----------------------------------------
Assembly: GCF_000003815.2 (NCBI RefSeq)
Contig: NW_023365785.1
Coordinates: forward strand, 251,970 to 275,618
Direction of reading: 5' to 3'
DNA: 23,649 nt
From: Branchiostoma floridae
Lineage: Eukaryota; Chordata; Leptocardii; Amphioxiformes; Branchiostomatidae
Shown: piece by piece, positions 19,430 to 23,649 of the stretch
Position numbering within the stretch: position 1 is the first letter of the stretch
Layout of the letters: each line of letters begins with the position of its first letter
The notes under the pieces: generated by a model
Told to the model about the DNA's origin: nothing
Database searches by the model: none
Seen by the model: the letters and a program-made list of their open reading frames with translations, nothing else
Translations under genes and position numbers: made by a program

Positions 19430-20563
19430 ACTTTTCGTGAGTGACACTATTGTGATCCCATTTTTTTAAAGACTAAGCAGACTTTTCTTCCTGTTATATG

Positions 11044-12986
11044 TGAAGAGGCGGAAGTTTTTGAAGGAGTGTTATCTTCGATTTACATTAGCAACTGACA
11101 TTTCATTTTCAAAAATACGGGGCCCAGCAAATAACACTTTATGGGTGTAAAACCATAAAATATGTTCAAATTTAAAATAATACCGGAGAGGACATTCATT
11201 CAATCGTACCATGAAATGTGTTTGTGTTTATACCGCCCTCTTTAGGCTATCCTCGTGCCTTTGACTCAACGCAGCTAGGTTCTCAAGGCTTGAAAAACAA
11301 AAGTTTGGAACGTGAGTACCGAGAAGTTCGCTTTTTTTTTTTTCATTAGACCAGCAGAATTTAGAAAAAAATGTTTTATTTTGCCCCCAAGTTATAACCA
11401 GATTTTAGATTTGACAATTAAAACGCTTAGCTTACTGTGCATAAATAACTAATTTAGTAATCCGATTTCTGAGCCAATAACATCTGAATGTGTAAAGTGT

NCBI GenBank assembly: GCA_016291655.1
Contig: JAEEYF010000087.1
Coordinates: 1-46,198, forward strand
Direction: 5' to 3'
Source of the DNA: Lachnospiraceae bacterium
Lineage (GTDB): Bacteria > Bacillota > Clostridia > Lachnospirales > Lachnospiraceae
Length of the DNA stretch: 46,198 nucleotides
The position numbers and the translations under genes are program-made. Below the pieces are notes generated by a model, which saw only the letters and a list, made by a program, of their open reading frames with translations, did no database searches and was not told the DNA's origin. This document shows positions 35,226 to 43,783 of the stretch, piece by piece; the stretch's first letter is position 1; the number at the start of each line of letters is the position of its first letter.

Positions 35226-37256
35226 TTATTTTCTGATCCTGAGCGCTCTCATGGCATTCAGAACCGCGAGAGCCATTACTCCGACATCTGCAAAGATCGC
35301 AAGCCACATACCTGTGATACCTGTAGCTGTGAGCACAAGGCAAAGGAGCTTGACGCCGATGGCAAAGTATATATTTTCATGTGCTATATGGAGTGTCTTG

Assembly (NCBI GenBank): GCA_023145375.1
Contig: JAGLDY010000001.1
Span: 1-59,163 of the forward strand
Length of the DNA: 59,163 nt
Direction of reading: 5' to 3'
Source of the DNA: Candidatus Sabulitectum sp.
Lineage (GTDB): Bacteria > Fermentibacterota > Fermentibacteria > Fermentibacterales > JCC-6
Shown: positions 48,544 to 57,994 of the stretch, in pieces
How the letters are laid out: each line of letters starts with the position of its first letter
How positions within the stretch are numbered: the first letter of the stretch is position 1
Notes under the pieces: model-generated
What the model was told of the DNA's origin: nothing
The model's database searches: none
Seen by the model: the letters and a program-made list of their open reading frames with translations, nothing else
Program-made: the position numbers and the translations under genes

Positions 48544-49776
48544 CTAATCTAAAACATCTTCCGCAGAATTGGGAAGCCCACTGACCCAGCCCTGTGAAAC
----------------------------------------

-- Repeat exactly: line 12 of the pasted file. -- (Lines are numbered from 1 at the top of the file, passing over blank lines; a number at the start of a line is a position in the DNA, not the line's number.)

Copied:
Told to the model about the DNA's origin: nothing